We got persuaded by our Couchsurfing host (Pablo the porter) to stay one day longer and just have a rest day. We didn’t do much that day but dry our tent, try to dry our shoes (we were not successful) and ate all day long
Caroline and I continued to our next camp: Cuernos. Supposedly it was a 4,5-hour hike but we did it in a little more than three hours. Just before we arrived, I pointed out some domes to Caroline and guessed that that would be our next camp. Wrong, our camp was just going down the hill, which was quite a disappointment as we could have continued easily.
As Pablo new the camp manager, we got beds in the Refugio rather than staying in our tiny and not-ready-for-the-patagonian-wind tent. We were so happy even though our beds were on the third level of the bunk beds.
Refugio Cuernos is in the forest so you are not allowed to lit a fire or even cook on the gas stove, so everyone has to pay for food (dinner, breakfast, and a lunch box). But after a few days just eating bland food like pasta or potato puree with packaged soups, this food was very welcomed. We even got some free coffee and some Pisco Sours (I have never had a better Pisco Sour in my life, probably due to all the hiking).
The forecast was strong winds, so Caroline wanted to stay a day longer (and she liked the free pisco sours :D ) so I left with Pablo and two Belgium girls towards the next camp Paine Grande but we returned about half way through because the winds got stronger and rain was coming up. The wind gusts were so strong (up until 140 km/h), I actually had to use my poles to dick them into the ground and stand with my legs wide open to get not blown over. Pablo he hold onto my backpack every time a wind gust hit, so I wouldn’t fly away! And he told me to stop to prepare for the wind gust and when it is over would call me to run to get as far as possible before we got blown over by the next one. It was both fun and scary to see nature to be that powerful. When we came back, a few tents collapsed, so did Pablo’s and it was irreparable, so he had to sleep at his house the next day and come back the day after to do the rest of his job.
We woke up to beautiful weather and started very motivated into the next day (the big breakfast also helped). We started off and went to the Mirador Britanico (British viewpoint). Before starting the climb to the Mirador, we left the big backpacks behind and went up only with the small ones. The views were amazing, especially as it had snowed the previous day and everything was white.
While we were making our way down, we started to think how we could do the last bit of our trek so we could catch the early bus the next day (11:35 am) and still get to Grey, the last camp.
We first continued to Paine Grande, the next camp on the trek but totally went past it towards Grey. The sign at the start of that part said it would take us 3,5 hours. Well, it took us even longer than that because we were just so tired and we were just dead when we arrived after 11 hours of walking, but we made it! Without even taking a shower, we fell into bed, or better our uncomfortable mats, and tried to sleep as much as we could.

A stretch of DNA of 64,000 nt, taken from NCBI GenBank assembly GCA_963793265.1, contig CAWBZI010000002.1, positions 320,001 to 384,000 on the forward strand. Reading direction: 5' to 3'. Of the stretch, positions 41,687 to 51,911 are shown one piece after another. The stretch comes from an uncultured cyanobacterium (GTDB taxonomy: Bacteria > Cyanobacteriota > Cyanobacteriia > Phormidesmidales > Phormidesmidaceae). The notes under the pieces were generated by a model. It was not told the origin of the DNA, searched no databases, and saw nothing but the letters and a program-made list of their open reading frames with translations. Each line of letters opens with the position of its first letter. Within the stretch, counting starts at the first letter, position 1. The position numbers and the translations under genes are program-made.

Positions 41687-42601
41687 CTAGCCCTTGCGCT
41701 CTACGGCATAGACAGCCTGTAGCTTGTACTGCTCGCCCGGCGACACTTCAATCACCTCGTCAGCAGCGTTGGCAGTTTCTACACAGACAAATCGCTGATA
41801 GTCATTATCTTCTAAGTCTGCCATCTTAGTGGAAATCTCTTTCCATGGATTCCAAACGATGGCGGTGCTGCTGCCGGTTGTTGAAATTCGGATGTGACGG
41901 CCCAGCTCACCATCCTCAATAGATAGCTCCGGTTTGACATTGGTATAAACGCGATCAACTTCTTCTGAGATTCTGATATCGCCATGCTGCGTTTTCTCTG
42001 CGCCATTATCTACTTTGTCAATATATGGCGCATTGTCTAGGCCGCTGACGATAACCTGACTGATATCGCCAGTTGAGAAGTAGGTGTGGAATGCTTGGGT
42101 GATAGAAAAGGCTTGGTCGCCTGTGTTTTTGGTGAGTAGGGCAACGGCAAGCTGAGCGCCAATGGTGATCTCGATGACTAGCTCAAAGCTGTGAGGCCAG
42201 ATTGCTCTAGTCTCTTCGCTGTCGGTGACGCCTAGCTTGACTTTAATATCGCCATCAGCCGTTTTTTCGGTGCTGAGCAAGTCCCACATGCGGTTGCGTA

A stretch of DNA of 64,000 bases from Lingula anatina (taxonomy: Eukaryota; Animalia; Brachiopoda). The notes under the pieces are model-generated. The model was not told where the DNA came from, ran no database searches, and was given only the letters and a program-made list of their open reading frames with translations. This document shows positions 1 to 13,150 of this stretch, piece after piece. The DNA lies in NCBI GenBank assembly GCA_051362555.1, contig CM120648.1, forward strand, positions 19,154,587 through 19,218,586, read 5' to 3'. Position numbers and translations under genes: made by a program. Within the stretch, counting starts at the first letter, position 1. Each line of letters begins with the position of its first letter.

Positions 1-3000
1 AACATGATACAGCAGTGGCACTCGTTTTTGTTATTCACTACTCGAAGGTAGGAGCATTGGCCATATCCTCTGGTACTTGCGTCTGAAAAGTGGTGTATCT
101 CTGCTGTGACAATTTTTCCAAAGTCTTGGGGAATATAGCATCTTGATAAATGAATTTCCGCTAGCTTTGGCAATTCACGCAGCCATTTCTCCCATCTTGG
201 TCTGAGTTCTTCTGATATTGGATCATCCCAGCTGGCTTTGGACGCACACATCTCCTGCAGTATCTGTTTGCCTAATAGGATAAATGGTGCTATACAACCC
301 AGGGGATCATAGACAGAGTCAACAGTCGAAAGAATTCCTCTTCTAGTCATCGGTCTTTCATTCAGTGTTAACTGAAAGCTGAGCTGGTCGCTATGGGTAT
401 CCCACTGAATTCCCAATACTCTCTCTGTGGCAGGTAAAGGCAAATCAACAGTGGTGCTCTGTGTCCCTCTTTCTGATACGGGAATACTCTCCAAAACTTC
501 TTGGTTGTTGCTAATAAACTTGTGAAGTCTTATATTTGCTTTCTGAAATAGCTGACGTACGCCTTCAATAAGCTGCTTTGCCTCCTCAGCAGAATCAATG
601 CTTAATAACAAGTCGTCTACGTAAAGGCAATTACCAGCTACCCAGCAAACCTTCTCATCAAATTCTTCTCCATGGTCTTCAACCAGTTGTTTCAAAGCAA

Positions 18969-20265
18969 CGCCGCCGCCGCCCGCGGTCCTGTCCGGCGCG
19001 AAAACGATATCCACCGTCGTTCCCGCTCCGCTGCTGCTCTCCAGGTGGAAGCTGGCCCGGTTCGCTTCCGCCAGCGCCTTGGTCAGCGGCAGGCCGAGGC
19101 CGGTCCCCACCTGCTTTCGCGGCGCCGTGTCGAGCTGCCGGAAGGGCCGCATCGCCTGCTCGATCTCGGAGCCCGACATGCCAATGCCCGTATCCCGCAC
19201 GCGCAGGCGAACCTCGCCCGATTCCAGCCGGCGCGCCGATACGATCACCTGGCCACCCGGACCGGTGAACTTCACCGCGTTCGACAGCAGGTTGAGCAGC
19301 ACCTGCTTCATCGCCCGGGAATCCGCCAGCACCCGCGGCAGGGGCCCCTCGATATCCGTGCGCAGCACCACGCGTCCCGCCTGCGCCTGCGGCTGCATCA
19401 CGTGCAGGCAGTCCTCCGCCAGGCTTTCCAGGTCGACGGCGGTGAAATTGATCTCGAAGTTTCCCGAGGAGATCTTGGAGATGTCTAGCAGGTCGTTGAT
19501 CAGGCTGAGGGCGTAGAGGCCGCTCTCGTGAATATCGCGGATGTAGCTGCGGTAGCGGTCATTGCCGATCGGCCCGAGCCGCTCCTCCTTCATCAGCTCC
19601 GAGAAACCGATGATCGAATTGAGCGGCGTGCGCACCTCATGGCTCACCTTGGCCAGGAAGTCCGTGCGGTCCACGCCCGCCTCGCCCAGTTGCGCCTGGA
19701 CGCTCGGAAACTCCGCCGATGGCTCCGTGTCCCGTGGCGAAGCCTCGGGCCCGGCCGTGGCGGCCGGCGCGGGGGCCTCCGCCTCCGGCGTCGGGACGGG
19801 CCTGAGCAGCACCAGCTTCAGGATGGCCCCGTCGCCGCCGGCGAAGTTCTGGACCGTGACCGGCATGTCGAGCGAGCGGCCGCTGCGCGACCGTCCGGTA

We went part of the way back we came from this morning to catch the earlier ferry to catch a bus at midday back to Puerto Natales. The weather was beautiful again and we had wonderful views and enjoyed the last bit of the Torres del Paine.
This was the hardest physical thing I have ever done. This backpack was killing me,and my shoulders, and my back and my hips (the zipper was right under the hip belt, Fun!) and it was exhausting sleeping in a very small tent, only made for two people (without counting two huge backpacks), which wasn’t made for the mountains, so we were always afraid everything would get wet inside, on thin mats, that didn’t hold out the cold and in more or less warm sleeping bags. It was also very frustrating having wet and cold feet pretty much everyday. Usually there was no fire or not enough warmth for the shoes to dry over night and the mud puddles were endless.
The food on a trek like this is very basic because you don’t want to carry any extra weight from vegetables or other yummy foods. We had tons of pretty unhealthy foods, like Snickers bars, chocolate, dulce de leche, packaged soups (don’t do the same mistake and listen to smart people, that tell you to have soup in the morning! Disgusting!),packaged other foods, and cereal bars. But, the most important part is to eat a lot of calories because you burn them straight away.
I was very sad and disappointed we had to return and couldn’t finish the whole circuit but you just can’t change the weather and it was probably better to turn around safely instead of getting yourself into danger.
Last but not least: I would totally do it again but with some changes: better shoes (mine got holes on both sides of each shoe of around 4 cm and let all the water through), a better tent that would suit the weather conditions, I would take my own wonderful Deuter backpack (I don’t get paid for this) I have waiting for me at home, it would just fit me so much better, another rain jacket and more potato puree because this was just so much better than pasta or rice!